Customer profile: A non-profit organization based in the USA, with approximately 1,000 devices.
The Sophos Managed Threat Response (MTR) team provides customers with swift, human-led responses to the nastiest threats and most sophisticated adversaries.
The hunt begins
This case started with an email from a brand-new MTR customer. The customer had just heard that a third-party vendor they work with had been hit by ransomware and was worried they might also be affected.
The MTR team immediately picked up their request, opened a new case, and initiated a threat hunt. Within 15 minutes they were highly confident that there was no ransomware in the customer’s environment.
But the team did find something suspicious. Very recently, a script had been detected and blocked by the customer’s Sophos endpoint protection software.
And it was obfuscated: someone didn’t want it to be read by human eyes.
We sent the script to SophosLabs, our threat research and intelligence team, to get a deeper analysis of this script and what it was trying to do. Within minutes, SophosLabs began sharing actionable intelligence:
- The script was a downloader. It would have tried to download a malicious payload hosted at a URL. A search across network traffic data reveals the URL was never connected.
- The downloader script would have attempted to make a scheduled task.
While we couldn’t find any evidence of this task being created, we did find another suspicious-looking scheduled task that would run a different script.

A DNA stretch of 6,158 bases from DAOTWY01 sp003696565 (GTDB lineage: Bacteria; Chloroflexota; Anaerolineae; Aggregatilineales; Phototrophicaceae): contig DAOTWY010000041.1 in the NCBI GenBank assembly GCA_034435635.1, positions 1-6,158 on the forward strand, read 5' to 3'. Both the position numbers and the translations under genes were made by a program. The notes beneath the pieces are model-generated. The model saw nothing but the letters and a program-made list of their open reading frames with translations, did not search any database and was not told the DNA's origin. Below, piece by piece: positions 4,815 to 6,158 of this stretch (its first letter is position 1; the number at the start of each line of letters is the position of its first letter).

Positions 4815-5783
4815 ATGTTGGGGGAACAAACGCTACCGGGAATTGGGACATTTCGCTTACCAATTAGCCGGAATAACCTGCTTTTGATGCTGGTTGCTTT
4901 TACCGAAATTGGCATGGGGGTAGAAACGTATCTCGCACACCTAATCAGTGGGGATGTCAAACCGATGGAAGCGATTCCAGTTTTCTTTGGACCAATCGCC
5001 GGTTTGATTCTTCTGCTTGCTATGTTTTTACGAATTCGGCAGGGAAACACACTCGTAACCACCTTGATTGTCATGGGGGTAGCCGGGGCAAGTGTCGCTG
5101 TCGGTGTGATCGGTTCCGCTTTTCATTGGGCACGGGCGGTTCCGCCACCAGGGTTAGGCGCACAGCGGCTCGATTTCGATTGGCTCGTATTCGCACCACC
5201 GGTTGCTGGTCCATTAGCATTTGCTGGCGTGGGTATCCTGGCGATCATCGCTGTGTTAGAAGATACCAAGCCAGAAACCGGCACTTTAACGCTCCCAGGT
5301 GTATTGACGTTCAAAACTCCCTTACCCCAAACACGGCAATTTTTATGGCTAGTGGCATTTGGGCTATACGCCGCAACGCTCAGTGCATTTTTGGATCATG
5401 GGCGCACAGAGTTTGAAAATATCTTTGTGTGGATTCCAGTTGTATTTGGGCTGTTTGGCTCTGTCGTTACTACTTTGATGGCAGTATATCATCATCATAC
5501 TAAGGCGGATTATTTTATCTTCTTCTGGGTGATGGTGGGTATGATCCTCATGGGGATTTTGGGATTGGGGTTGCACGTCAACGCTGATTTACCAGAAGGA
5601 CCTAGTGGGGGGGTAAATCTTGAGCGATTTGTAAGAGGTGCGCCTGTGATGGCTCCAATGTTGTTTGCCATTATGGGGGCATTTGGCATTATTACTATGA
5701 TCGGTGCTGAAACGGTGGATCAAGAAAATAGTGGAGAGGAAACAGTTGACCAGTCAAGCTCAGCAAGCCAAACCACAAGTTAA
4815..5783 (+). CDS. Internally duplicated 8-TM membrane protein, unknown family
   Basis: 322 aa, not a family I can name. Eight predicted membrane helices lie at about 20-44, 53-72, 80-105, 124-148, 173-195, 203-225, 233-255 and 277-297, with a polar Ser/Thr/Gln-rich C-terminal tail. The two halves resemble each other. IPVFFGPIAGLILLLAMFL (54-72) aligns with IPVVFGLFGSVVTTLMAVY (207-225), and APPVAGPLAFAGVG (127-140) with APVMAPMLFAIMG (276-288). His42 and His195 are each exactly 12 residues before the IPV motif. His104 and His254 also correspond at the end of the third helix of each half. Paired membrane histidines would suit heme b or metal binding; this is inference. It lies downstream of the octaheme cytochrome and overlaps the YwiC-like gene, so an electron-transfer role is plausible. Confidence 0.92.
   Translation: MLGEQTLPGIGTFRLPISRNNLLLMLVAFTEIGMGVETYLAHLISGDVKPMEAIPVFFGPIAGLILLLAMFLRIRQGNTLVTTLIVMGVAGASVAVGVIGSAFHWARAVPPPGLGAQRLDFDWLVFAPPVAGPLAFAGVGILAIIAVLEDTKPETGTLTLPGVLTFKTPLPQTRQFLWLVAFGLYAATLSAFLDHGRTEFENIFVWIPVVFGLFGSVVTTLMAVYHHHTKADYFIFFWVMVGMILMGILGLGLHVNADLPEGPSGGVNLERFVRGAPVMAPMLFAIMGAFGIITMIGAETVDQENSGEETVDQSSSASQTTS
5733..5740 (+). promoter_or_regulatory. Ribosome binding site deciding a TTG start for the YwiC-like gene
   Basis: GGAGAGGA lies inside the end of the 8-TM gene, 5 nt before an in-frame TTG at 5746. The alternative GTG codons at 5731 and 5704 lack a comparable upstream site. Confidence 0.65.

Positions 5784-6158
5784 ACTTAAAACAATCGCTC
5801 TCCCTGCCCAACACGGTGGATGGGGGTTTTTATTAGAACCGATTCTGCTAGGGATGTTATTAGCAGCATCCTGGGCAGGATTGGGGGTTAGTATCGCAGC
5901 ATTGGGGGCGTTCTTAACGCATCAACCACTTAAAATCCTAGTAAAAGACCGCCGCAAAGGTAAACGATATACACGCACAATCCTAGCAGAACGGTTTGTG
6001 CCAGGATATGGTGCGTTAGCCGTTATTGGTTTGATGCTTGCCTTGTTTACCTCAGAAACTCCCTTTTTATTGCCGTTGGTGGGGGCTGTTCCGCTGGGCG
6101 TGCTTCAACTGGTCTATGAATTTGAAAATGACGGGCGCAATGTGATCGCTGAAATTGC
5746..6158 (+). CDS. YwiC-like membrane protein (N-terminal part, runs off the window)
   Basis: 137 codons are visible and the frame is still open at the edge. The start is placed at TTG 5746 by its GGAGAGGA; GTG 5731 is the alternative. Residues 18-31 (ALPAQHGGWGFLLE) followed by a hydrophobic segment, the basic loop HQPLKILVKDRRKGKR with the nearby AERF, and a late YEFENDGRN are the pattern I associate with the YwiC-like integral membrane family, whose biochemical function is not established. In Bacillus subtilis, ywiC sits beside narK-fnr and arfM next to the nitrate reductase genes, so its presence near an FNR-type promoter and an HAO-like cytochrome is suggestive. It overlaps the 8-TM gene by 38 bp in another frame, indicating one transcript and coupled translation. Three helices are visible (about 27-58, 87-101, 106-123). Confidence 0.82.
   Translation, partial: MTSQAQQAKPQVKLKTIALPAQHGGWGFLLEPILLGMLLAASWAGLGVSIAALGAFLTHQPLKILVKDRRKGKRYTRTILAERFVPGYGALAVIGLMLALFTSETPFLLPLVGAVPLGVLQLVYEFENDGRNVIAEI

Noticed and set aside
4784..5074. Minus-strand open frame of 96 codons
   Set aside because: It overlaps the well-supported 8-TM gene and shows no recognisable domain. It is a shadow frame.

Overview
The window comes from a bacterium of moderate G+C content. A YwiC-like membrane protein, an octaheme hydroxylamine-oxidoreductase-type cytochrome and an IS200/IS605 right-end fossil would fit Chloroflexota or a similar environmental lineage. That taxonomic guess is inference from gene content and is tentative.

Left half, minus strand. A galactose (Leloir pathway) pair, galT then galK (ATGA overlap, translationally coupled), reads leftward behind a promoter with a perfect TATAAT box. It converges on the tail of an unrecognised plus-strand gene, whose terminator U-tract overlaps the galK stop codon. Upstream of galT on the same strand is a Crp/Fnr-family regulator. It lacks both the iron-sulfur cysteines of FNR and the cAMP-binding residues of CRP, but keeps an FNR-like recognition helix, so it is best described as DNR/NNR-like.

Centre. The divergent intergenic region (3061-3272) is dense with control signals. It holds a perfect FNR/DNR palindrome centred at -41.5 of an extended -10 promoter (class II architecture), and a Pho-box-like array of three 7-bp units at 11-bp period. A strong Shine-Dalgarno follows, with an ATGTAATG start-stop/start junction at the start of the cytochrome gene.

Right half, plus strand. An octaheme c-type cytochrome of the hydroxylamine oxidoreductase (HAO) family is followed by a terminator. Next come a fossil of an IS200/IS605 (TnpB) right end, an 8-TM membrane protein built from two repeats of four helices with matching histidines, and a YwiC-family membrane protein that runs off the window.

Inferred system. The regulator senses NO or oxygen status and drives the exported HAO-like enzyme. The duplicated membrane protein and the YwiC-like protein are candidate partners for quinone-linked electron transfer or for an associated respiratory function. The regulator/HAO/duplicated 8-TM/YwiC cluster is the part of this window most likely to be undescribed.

This new script would attempt to find two files with the file extension .zzz and join them together into a .exe. It would then run this .exe, delete the scheduled task, delete the .zzz files, and finally delete the script.
This scheduled task was waiting to do its job but the files it was waiting for never appeared.
The picture was clear. The suspect scripts and tasks belong to a variant of a banking trojan and information stealer known as Qbot. And had been running undetected on a device in the customer’s network for a very long time.
The criminals behind Qbot were trying to orchestrate the download of an update as two .zzz files in order to evade perimeter defenses, and then join them together once on the inside.
Unlucky for Qbot, we caught this process in the act.
As the customer had authorized Sophos to respond on their behalf, we cleaned up the Qbot infection, and informed the customer of what we had discovered.
The whole investigation, from the initial customer email to final clean up, took just 2 hours 6 minutes.
The customer was able to relax knowing that they hadn’t been affected by ransomware and that a historic banking malware had been fully removed.
And as this story shows, while ransomware is often the threat that is front of mind, it’s important to also be alert to the attacks that prefer to hide in the shadows.